Advisors are using artificial intelligence to expand access to wealth management insights.
Traditional financial plans often required multiple meetings between advisors and clients with cadres who stayed out of meetings to stagnate, but the incorporation of AI has made that conversation continuous, said Sam Palmer, managing director at JPMorgan Wealth Management, during a meeting. panel discussion at Financial Planning’s INVEST conference in June.
“What started with clients who need to interact with an advisor, even to be able to trade stocks transitioning through access to digital tools and automation, is [now] more consumer-owned tools for financial planning and financial health,” said Palmer. “We are now able to continuously monitor as individuals [and] as a consumer of my cash flow.”
This eliminates the need for simple one-off conversations with an advisor.
Giving clients access to wealth management tools and other services through AI is a leading trend among advisors. Recent examples of this include: Fidelitythat allows consumers to build custom indices and invest in select stocks at a monthly fee amid the rising popularity of direct indexing† Other companies like Regions Financial and Ally Financial are combining human and robo-advisors for clients who prefer different levels of interaction.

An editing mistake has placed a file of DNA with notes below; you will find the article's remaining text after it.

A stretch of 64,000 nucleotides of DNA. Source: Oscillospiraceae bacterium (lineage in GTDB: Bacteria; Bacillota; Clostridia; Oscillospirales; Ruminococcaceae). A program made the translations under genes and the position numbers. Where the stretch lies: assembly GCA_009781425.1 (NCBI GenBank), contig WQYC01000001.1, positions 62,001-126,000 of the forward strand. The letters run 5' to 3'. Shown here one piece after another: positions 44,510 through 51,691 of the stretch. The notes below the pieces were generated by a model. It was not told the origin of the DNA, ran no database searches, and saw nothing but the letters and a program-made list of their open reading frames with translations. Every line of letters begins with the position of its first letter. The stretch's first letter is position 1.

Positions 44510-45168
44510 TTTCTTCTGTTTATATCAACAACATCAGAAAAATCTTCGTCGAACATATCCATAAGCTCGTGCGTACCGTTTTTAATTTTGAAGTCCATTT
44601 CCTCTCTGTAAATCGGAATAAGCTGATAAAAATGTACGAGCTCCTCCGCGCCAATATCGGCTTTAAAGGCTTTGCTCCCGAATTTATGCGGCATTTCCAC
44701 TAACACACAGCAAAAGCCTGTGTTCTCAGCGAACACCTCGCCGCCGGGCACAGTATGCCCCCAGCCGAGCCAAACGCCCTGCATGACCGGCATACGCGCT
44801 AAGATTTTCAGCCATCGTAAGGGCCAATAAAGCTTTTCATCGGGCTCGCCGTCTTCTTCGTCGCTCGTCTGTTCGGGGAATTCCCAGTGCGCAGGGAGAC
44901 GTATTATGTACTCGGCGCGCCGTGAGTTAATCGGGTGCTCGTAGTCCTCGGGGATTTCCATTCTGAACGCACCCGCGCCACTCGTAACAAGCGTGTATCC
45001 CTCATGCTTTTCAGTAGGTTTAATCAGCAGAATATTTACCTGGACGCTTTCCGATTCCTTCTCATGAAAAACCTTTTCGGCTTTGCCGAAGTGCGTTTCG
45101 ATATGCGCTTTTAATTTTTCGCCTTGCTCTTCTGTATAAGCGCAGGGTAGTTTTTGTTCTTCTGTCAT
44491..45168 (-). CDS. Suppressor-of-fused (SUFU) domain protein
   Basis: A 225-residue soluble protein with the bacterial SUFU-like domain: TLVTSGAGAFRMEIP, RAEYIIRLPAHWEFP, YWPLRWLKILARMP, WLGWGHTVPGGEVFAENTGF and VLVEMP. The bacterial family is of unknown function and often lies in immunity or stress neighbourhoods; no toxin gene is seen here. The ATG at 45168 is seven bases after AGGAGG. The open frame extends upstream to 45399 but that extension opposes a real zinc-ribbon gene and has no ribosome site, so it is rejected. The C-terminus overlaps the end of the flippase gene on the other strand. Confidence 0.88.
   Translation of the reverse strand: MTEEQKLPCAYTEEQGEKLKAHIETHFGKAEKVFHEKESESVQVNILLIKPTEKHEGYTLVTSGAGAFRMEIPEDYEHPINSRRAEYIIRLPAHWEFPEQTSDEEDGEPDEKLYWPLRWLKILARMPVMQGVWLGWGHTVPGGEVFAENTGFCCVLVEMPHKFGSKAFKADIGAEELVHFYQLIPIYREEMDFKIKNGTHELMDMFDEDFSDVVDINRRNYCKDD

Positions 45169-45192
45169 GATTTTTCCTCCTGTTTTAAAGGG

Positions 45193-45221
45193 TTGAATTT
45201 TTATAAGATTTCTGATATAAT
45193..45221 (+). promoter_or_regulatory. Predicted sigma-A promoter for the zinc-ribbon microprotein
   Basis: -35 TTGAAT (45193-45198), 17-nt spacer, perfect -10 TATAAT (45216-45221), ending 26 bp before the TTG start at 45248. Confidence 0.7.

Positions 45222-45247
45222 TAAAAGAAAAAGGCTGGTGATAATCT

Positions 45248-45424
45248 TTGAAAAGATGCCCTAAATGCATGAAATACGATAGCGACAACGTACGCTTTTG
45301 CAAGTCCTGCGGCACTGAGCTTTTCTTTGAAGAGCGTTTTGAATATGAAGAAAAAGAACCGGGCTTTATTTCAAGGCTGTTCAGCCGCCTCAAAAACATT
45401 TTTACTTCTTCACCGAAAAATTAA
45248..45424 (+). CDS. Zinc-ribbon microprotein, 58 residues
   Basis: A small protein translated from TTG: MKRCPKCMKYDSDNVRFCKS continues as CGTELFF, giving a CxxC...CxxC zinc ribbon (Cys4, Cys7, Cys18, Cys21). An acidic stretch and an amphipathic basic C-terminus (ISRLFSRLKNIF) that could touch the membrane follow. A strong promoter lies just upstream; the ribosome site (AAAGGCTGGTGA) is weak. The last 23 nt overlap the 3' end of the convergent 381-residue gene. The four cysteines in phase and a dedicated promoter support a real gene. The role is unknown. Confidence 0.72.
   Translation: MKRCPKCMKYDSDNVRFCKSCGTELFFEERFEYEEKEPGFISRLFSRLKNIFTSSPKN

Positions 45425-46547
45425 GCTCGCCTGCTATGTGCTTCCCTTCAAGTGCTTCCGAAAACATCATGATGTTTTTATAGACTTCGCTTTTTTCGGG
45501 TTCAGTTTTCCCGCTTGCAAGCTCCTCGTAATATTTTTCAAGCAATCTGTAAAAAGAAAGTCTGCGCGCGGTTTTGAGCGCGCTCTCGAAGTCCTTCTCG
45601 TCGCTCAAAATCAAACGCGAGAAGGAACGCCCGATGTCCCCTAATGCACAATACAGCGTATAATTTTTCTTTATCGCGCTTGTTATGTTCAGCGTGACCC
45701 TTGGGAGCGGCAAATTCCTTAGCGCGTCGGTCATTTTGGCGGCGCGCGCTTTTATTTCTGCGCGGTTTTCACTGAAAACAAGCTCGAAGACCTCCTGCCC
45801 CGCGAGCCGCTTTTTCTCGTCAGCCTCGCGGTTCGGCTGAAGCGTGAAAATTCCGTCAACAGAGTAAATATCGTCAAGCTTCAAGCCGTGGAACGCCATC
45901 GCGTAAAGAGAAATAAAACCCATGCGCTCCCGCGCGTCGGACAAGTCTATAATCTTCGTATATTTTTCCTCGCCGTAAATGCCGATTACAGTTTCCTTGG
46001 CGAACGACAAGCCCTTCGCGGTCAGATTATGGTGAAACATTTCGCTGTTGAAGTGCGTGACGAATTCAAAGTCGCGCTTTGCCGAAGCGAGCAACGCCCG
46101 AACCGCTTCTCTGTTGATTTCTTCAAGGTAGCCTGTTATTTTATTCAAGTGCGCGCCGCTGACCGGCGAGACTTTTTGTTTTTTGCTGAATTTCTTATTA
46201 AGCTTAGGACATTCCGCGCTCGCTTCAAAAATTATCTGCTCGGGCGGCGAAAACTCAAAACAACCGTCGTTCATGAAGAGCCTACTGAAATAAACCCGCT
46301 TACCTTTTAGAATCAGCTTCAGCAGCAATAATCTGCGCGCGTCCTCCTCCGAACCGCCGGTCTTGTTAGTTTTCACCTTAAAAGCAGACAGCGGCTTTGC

But despite the benefits for wealth management professionals AI-powered automation, many companies still use a hybrid model, so human interaction is still an important element in the consulting process.
“Portfolio management is something that is automatable and something that people are willing to involve machines more in,” said Iraklis Kourtidis, co-founder and chief executive of the software development company Rowboat Advisors in Menlo Park, California.
This frees up people to work on high-level tasks, such as determining the right portfolio based on the consumer’s risk profile, Kourtidis said.
Using the additional resources that would otherwise have been devoted to tasks that are now performed autonomously, consultants can now delve deeper into the complex issues facing clients.
“What advisors need to do and recognize, especially the next generation of advisors, is that they need to solve bigger client problems by getting right into the midst of everything that comes into play. [their] lives and solving those problems,” said Andrew Altfest, president of New York-based registered investment advisory firm Altfest Personal Wealth Management.
By freeing up resources through the use of AI, wealth management experts can expand access to valuable financial advice for those previously considered undercapitalized, Altfest said.
“The only way you can ever do that on a large scale is by using technology, especially AI,” Altfest said. “AI now allows us to find out what’s going on in someone’s life and get to those advice opportunities. … The advice scale is the most exciting for me and it allows us to kill the sacred cows of” alone are for the rich.